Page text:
A large part of current rehabilitative strategies is to apply compensatory mechanisms to improve function. Ideally, more effective therapies could address and alter underlying impairment as well. Such therapies would exploit and/or enhance the nervous system’s capacity for plasticity and repair. One such approach is locomotor training (LT) using bodyweight support on a treadmill.
LT on a treadmill with a bodyweight support system (BWST) is a new rehabilitative approach that is based on principles that promote the movement of the limbs and trunk to generate sensory information consistent with locomotion to improve the potential for the recovery of walking after neurological injury.19–23 During step training the individual is suspended in a harness by an overhead support system over a treadmill. BWSTs provide an environment in which one can facilitate balance control and manually or robotically assist trunk and leg movements during weightbearing stepping and standing. LT principles are followed to maximize task-specific sensory stimulation that matches the kinetic and kinematic properties associated with the phases of stepping.
…functional outcomes improve when a
specific task, rather than a non-specific
intervention, is repeatedly practiced.
An important emerging concept in re-training neurologically impaired individuals to walk is the concept of task specificity. Rehabilitation paradigms in both animal and human studies indicate that functional outcomes improve when a specific task, rather than a non-specific intervention, is repeatedly practiced. An early study of patients with stroke demonstrated better functional gains in ambulation when task-specific therapy was started early after injury compared with traditional non-specific therapy interventions.24 This may explain why many of the studies of standard, non-task-specific rehabilitative or exercise modalities in MS patients may produce improvements in parameters such as muscle strength or fatigue without producing functional gains in ambulation or change in EDSS.
Efficacy of Locomotor Training in Improving
Ambulation in Spinal Cord Injury
Individuals after severe spinal cord injury (SCI) can generate standing and stepping patterns when provided with a BWST and manual assistance.25 During both stand and step training of human subjects with SCI, the subjects are placed on a treadmill in an upright position and suspended by an overhead pulley in a harness at the maximum load at which knee buckling and trunk collapse can be avoided. Trainers positioned behind the subject and at each leg assist as needed in maintaining proper limb kinematics and kinetics appropriate for each specific task; alternatively, a driven gait orthosis may be used. During stepping, legs are loaded in an alternating pattern, and extensor and flexor activation patterns within each limb are also alternated as the legs move from stance through swing. Afferent input related to loading and stepping rate can influence these patterns, and training has been shown to improve these patterns and function in clinically incomplete SCI subjects, as discussed below.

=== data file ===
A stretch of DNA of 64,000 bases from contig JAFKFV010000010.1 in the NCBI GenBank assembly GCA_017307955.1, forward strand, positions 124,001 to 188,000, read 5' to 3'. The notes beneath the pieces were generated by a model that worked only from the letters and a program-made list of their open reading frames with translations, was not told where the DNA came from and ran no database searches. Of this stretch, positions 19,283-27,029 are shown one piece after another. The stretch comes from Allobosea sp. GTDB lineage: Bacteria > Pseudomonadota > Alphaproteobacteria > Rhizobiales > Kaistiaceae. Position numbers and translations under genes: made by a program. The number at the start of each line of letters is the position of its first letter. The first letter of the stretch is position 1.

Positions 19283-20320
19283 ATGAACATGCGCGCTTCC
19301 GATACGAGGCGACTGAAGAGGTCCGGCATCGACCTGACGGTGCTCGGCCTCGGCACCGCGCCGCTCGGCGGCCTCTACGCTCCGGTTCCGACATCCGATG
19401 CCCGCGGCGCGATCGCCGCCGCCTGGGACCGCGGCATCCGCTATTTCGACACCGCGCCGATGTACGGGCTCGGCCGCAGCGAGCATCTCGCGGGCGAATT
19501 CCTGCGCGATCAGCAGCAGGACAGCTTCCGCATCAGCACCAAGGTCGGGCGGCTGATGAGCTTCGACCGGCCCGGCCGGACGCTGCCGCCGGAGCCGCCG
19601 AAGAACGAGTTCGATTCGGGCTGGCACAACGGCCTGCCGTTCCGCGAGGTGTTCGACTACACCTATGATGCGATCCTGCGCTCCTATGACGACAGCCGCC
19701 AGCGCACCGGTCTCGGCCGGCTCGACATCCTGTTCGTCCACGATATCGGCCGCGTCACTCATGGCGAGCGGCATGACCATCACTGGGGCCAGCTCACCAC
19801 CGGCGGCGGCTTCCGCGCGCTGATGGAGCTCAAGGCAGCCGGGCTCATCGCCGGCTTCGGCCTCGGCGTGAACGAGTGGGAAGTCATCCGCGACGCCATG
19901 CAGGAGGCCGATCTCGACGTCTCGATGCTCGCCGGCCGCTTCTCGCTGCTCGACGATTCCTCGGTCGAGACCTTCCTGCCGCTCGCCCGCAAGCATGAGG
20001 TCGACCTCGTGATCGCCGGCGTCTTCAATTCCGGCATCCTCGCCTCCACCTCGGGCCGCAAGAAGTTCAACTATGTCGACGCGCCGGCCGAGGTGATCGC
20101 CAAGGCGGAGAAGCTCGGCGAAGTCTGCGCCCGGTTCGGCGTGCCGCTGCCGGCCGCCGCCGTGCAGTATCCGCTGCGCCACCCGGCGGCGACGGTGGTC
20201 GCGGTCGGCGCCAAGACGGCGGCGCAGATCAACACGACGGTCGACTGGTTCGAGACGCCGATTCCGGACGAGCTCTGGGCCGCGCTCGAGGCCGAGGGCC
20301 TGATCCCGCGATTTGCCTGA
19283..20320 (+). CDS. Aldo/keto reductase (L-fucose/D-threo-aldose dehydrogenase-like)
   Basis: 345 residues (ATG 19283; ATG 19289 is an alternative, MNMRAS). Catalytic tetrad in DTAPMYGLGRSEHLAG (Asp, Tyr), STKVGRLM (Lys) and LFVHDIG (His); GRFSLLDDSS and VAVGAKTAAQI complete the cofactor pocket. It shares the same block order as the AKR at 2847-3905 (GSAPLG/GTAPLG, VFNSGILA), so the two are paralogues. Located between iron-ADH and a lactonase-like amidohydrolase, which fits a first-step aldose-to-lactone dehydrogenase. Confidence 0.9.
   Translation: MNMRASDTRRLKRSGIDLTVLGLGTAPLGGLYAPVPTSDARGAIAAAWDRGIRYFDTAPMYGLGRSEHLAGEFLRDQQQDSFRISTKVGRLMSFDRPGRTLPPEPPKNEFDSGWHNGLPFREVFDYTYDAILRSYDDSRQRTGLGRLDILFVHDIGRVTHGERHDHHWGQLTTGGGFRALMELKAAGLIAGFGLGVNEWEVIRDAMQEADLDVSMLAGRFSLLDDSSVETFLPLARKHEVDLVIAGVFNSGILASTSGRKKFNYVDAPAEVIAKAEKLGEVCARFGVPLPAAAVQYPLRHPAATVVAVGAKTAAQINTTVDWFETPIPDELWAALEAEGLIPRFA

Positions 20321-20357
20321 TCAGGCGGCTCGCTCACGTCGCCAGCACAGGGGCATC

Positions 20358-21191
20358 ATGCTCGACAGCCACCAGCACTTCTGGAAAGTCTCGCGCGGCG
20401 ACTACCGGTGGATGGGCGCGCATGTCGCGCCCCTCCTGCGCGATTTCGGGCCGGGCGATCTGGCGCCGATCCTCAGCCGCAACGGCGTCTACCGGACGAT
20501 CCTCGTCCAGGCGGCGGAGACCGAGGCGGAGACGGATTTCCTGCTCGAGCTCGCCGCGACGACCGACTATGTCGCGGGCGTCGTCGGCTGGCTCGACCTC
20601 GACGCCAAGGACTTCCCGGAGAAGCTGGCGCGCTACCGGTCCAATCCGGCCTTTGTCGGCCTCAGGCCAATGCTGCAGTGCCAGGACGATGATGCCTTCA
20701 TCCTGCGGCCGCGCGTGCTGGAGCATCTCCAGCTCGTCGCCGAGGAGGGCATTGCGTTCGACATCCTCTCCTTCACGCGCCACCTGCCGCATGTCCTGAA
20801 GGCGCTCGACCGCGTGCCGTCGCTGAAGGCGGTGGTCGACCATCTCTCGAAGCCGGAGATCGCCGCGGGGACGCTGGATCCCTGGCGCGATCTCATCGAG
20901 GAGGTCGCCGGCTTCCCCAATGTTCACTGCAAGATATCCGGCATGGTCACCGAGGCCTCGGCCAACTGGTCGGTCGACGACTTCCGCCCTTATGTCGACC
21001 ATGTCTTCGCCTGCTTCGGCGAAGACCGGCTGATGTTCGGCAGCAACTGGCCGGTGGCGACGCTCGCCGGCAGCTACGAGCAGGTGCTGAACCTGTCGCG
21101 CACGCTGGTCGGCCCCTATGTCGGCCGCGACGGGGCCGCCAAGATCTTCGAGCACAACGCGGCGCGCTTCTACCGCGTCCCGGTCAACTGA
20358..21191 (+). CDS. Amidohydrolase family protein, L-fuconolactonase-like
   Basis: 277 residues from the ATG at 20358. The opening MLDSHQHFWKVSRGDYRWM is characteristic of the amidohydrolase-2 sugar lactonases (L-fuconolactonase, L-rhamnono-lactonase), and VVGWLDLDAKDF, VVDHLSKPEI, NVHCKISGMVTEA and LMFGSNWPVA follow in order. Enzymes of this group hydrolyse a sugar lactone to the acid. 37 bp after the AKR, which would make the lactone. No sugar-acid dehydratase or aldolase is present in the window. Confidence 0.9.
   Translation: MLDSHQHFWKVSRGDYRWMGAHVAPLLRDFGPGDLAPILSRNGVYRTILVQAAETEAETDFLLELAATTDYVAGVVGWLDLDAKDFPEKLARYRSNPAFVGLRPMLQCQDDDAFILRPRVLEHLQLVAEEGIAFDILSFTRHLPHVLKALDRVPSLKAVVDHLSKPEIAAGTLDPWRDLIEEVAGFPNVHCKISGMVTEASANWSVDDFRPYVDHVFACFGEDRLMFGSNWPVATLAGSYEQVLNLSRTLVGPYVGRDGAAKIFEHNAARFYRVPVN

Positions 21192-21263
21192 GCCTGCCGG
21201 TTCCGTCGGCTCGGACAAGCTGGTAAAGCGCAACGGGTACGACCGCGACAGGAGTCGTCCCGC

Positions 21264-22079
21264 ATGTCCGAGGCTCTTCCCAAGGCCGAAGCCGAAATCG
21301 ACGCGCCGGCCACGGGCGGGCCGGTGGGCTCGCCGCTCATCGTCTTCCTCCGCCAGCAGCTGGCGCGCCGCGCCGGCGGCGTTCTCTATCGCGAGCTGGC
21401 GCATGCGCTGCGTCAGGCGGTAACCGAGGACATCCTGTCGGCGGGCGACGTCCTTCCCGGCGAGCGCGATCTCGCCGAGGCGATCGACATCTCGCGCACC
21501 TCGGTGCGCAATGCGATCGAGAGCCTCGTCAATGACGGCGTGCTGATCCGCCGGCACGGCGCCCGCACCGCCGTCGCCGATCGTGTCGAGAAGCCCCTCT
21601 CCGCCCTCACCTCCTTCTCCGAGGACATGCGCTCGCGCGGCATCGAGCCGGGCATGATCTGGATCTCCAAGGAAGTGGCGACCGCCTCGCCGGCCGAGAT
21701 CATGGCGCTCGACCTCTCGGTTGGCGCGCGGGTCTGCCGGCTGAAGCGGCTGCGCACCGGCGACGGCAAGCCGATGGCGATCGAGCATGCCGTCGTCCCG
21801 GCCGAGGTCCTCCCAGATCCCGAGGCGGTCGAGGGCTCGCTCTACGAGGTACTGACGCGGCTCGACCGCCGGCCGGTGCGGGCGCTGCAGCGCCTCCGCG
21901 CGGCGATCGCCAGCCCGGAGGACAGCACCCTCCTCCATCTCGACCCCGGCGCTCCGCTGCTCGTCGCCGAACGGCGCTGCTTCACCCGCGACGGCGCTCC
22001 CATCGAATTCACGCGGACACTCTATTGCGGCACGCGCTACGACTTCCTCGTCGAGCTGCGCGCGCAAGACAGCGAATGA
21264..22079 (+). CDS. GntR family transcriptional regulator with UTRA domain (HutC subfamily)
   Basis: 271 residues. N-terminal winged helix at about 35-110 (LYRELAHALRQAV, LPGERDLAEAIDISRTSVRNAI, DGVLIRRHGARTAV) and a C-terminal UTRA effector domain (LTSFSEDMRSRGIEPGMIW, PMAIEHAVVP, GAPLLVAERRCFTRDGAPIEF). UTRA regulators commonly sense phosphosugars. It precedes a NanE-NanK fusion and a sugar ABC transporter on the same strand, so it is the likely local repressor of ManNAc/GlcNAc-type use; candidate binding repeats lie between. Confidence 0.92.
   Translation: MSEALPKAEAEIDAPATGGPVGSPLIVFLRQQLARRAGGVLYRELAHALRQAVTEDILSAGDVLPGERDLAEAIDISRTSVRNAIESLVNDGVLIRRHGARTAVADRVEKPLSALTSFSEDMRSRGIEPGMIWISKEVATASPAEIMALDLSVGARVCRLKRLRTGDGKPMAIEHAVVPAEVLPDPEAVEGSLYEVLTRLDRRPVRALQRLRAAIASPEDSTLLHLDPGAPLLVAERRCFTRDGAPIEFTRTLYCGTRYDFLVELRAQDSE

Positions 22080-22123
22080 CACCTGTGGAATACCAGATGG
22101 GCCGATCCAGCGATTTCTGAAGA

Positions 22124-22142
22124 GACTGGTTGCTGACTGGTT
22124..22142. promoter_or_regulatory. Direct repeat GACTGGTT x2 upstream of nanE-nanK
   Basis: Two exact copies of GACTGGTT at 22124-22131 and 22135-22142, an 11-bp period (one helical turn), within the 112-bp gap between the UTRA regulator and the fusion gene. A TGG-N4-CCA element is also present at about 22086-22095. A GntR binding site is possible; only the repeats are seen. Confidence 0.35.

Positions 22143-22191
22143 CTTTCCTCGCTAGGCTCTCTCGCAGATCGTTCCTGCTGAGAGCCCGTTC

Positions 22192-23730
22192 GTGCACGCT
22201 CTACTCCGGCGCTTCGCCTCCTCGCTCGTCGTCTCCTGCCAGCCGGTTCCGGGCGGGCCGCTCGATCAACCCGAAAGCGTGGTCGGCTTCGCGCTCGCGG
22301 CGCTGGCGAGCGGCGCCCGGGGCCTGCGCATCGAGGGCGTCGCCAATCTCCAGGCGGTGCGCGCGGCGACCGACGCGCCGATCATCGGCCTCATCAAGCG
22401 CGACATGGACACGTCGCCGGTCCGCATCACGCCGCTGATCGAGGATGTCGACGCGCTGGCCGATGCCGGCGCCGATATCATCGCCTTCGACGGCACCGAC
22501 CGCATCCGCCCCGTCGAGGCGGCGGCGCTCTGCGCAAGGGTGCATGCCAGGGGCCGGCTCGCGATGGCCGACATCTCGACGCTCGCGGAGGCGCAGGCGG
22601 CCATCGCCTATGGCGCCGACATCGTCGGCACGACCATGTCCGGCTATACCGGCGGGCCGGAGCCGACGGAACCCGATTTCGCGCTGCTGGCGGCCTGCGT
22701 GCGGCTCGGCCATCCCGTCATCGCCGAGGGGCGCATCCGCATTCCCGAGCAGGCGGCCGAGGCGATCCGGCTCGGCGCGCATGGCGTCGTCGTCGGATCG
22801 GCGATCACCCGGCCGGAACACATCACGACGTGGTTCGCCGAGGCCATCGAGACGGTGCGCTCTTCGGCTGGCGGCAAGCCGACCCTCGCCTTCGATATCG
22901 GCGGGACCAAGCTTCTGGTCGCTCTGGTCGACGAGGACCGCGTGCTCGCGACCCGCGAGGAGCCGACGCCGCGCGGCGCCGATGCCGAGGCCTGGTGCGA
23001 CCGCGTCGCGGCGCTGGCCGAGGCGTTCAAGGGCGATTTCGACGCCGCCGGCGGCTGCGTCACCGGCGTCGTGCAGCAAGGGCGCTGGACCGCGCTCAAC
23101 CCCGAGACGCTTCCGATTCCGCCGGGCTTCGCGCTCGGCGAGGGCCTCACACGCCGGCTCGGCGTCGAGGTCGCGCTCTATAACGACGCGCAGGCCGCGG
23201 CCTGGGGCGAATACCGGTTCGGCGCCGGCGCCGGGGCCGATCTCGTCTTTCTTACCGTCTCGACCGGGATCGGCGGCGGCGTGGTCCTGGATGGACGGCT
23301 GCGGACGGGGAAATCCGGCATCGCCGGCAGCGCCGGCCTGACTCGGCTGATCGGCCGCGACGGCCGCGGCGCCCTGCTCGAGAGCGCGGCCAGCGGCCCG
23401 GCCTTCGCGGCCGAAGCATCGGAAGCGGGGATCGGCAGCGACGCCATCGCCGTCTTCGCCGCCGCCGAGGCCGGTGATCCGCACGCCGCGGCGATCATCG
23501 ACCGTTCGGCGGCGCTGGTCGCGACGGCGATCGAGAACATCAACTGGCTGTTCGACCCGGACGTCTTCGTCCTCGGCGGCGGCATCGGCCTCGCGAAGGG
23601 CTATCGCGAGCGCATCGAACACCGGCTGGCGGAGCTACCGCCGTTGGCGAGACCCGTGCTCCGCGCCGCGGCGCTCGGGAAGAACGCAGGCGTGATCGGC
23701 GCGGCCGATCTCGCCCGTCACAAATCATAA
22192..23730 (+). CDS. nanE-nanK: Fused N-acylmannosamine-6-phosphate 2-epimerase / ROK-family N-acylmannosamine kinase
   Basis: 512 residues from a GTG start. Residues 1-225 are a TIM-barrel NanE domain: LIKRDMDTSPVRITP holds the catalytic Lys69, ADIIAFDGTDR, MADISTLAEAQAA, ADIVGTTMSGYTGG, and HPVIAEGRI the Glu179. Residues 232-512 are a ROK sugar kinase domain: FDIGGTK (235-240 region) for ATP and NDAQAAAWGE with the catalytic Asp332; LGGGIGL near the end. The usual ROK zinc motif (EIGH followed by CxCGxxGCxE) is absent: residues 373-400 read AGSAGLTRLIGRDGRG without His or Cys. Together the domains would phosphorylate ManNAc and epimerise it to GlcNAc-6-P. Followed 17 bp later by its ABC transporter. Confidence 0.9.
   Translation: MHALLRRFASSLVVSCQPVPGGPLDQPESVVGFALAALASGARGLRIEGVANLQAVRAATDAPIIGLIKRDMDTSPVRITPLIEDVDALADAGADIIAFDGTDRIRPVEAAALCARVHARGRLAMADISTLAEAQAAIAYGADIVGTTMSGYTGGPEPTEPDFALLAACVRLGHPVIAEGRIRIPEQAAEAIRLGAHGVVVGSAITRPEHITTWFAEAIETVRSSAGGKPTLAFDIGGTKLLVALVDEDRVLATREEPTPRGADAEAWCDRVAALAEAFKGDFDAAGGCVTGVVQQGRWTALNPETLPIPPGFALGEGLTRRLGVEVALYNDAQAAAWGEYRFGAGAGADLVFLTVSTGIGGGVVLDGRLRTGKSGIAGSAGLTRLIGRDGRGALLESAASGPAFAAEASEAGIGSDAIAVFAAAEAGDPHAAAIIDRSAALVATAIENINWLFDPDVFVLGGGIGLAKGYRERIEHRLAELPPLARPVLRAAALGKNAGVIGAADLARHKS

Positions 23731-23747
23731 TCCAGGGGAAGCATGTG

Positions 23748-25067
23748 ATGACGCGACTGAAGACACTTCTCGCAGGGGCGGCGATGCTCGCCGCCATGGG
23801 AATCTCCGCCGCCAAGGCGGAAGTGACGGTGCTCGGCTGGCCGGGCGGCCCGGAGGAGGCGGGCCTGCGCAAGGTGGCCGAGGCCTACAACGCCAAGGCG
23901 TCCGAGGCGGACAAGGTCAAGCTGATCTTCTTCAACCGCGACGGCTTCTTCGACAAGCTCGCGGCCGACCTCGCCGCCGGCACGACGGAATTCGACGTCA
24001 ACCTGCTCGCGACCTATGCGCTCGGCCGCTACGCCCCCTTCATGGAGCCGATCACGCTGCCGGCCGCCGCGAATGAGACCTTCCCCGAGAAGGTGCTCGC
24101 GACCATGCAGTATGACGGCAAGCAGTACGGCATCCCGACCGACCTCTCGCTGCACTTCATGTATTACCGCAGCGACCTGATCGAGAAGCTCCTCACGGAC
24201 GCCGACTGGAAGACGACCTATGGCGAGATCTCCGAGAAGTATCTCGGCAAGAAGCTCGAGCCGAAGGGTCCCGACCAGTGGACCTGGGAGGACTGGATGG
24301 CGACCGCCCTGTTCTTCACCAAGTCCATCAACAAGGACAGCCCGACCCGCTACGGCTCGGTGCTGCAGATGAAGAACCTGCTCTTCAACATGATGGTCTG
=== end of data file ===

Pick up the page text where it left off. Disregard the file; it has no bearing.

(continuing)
One of the first reports, by Visintin and Barbeau, in 1989 reported the generation of gait-appropriate electromyography (EMG) patterns in a small number of SCI subjects at 40% BWST.26 Subsequently, Wernig and Muller reported on the effects of LT in eight incomplete SCI patients who were not functional ambulators. These subjects were able to walk overground after training and also produced phasic EMG patterns in the lower extremities, despite lack of voluntary muscle activity in one or both legs.27 A larger controlled study by these investigators examined the effects of LT in 44 subjects with chronic incomplete myelopathies, including some subjects who probably had MS, compared with a historical control population of 12 subjects who received conventional therapy. At the end of the LT training, of 33 SCI subjects who were wheelchair-bound at the beginning of training 25 were independent ambulators and seven could ambulate with assistance. The remaining 11 patients who could ambulate prior to training showed improved speed and endurance. The 12 control subjects remained wheelchair-bound after conventional therapy, but when switched to LT nine became independent ambulators.28 Barbeau and colleagues reported improved overground walking speed (OGWS) and endurance in nine subjects with chronic incomplete SCI, with normalization of gait patterns clinically and on EMG after LT.29 Dobkin et al. reported generation of gait-appropriate rhythmic EMG patterns after LT in a group of complete SCI patients.30